Smart. Sharp. Funny. Fearless.
Sunday, October 22, 2017

3. Is there any way to erase yourself from the campaign’s database?

As far as we can tell, no.

President Obama’s “Consumer Privacy Bill of Rights,” released last month, says that consumers’ right to control their personal data “includes a right to withdraw consent to use personal data that the company controls.”

The Obama campaign does make it easy to unsubscribe from email, text messages or newsletters. But we couldn’t find any way to take yourself off its database — and the campaign wouldn’t comment. There’s also no apparent way to see what information the campaign is storing about you.

In a report on consumer privacy released March 26, the Federal Trade Commission called on companies to “provide consumers access to the data collected about them.”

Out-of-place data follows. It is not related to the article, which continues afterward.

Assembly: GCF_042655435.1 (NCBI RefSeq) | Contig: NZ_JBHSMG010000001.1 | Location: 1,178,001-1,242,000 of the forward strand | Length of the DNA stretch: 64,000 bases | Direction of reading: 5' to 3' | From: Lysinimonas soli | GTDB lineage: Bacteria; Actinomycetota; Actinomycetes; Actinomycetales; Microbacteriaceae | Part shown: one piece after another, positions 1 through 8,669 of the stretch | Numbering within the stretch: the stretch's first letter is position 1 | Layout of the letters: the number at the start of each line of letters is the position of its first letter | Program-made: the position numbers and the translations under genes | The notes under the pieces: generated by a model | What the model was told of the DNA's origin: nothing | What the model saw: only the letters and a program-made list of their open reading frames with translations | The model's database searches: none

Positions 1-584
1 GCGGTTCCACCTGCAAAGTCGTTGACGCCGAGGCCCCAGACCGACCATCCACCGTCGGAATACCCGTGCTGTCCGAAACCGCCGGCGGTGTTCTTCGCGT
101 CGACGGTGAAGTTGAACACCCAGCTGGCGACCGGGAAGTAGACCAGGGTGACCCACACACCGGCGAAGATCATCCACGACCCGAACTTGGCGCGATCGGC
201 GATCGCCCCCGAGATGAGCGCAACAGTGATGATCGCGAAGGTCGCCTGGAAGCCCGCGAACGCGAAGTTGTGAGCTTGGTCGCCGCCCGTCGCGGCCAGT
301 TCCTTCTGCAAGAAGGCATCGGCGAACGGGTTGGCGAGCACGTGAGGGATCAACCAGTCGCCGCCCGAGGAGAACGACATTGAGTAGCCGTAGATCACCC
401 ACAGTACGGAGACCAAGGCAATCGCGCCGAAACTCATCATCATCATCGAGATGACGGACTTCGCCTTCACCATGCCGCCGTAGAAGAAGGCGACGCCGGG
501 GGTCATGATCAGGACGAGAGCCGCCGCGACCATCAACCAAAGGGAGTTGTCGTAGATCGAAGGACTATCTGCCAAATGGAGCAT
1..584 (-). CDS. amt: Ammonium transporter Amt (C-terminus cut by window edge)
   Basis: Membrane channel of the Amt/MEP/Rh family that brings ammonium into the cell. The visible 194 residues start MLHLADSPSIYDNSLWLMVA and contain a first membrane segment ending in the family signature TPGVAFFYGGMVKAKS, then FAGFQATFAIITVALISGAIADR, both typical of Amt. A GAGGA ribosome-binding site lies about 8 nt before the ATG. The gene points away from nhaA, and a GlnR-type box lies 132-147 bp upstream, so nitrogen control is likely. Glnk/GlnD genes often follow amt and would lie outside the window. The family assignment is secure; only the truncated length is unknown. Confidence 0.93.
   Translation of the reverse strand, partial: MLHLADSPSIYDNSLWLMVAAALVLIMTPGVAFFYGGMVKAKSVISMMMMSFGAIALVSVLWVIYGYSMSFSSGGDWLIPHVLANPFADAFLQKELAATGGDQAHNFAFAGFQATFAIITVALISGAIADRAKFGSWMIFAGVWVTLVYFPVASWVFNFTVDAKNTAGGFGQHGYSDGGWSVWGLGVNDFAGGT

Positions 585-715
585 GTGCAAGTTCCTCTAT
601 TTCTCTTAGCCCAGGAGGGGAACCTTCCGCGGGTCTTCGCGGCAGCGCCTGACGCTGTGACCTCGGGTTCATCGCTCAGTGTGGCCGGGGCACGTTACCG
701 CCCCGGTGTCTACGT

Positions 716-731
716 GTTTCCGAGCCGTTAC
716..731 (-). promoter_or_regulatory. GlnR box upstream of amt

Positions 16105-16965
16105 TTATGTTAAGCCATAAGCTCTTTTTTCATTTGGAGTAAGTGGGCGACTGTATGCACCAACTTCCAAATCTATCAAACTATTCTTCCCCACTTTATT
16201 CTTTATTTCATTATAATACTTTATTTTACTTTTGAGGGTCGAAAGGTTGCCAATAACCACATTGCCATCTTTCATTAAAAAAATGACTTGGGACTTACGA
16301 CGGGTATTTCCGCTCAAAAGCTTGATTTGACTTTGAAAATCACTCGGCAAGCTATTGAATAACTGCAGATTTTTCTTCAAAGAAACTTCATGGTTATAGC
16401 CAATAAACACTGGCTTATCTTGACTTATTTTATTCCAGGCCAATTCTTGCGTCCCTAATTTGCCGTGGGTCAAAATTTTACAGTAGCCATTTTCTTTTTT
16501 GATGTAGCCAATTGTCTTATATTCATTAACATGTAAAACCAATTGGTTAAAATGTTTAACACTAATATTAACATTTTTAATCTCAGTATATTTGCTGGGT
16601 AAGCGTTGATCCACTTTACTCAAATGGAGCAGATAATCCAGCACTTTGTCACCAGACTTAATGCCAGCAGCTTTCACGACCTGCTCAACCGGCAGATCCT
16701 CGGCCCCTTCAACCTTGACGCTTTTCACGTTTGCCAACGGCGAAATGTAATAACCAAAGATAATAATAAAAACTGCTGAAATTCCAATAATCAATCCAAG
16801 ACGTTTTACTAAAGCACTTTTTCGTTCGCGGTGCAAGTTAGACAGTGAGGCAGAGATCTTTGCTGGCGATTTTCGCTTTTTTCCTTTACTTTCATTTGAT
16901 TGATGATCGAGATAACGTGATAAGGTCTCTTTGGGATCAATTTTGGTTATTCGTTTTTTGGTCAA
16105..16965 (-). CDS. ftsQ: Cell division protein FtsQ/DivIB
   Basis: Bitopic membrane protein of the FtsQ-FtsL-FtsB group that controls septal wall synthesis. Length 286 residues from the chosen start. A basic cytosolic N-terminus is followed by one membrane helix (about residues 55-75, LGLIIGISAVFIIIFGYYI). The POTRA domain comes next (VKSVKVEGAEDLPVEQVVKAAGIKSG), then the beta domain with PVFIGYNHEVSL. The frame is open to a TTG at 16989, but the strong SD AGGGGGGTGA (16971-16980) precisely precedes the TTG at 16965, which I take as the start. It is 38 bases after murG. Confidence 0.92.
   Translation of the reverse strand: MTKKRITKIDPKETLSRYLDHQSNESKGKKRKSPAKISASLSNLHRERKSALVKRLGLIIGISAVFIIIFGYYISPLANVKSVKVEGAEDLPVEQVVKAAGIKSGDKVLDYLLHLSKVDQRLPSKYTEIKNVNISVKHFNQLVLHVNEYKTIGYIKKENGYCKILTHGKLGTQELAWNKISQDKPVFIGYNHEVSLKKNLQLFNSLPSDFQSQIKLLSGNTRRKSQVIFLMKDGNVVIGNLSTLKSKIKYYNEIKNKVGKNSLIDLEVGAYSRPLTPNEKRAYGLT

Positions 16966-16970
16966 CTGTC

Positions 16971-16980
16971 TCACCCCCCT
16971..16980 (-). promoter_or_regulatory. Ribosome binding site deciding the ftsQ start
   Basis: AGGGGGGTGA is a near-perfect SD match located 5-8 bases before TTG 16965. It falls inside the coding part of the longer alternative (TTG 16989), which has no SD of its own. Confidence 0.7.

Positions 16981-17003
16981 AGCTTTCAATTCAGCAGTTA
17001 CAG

Both the “Consumer Privacy Bill of Rights” and the FTC’s report are meant to serve as guidelines for future legislation regulating companies’ use of consumer data. How any laws will apply to political campaigns isn’t clear.

A White House official said the Privacy Bill of Rights “applies to how businesses handle consumers’ personal data online, and will impact all organizations using personal information collected through commercial means,” including campaigns.

Obama’s privacy policy notes that users, just as they can at any website, can disable cookies if they don’t want their browsing tracked. And to the campaign’s credit, EPIC’s Lillie Coney said, the privacy policy also includes a link to the Network Advertising Initiative, which allows users to control which digital advertisers are tracking them.

Click here for reuse options!
Copyright 2012 The National Memo